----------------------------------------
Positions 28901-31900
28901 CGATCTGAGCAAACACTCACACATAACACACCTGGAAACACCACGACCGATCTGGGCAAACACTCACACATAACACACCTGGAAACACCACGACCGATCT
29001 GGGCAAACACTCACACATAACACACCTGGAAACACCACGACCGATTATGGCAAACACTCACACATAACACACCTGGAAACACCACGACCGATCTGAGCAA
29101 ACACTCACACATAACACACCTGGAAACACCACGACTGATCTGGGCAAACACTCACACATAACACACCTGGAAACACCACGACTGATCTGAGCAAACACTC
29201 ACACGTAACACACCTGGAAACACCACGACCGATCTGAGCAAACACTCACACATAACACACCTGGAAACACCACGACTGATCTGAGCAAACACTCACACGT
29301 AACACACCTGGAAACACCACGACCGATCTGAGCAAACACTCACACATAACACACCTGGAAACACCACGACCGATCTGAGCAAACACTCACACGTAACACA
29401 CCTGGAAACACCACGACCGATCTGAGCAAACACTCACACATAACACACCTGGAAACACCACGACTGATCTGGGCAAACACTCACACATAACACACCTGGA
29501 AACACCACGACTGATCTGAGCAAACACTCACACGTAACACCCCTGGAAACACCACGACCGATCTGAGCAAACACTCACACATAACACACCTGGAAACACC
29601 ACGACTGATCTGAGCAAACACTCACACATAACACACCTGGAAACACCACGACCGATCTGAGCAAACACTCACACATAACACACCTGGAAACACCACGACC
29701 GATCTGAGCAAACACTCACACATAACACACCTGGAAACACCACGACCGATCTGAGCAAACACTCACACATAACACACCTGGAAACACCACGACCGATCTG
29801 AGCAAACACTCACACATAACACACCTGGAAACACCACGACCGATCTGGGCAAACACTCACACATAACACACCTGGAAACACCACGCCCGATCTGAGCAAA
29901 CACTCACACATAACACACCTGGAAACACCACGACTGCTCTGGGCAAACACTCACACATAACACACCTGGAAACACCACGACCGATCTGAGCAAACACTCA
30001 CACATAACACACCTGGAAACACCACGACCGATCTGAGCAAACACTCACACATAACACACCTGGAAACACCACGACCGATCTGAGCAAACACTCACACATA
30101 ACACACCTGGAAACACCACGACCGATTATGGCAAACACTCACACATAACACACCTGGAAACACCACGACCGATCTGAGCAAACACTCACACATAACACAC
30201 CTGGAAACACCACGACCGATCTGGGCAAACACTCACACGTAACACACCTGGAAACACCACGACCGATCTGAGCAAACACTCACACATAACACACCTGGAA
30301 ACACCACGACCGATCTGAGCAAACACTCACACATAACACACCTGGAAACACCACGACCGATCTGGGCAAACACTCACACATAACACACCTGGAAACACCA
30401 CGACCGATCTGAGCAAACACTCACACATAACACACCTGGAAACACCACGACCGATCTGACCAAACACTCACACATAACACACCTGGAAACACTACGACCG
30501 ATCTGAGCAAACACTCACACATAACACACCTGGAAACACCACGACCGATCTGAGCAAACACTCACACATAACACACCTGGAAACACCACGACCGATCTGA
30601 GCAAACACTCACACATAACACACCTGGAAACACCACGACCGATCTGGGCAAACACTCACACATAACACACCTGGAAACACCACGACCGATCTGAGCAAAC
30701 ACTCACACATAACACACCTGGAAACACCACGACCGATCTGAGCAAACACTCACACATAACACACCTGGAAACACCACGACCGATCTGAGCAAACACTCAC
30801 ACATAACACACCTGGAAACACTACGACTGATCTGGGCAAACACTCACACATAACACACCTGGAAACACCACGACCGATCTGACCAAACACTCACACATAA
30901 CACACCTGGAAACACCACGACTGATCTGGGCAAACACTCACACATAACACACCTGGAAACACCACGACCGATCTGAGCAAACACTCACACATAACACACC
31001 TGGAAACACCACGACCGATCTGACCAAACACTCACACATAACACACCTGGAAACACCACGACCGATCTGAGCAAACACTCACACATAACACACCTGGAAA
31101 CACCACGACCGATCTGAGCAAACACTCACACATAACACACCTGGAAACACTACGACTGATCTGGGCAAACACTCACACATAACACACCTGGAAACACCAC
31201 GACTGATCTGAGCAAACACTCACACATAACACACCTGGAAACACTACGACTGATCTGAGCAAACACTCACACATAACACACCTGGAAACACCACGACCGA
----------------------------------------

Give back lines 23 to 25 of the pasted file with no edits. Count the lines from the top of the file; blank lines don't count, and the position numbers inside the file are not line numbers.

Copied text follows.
31001 TGGAAACACCACGACCGATCTGACCAAACACTCACACATAACACACCTGGAAACACCACGACCGATCTGAGCAAACACTCACACATAACACACCTGGAAA
31101 CACCACGACCGATCTGAGCAAACACTCACACATAACACACCTGGAAACACTACGACTGATCTGGGCAAACACTCACACATAACACACCTGGAAACACCAC
31201 GACTGATCTGAGCAAACACTCACACATAACACACCTGGAAACACTACGACTGATCTGAGCAAACACTCACACATAACACACCTGGAAACACCACGACCGA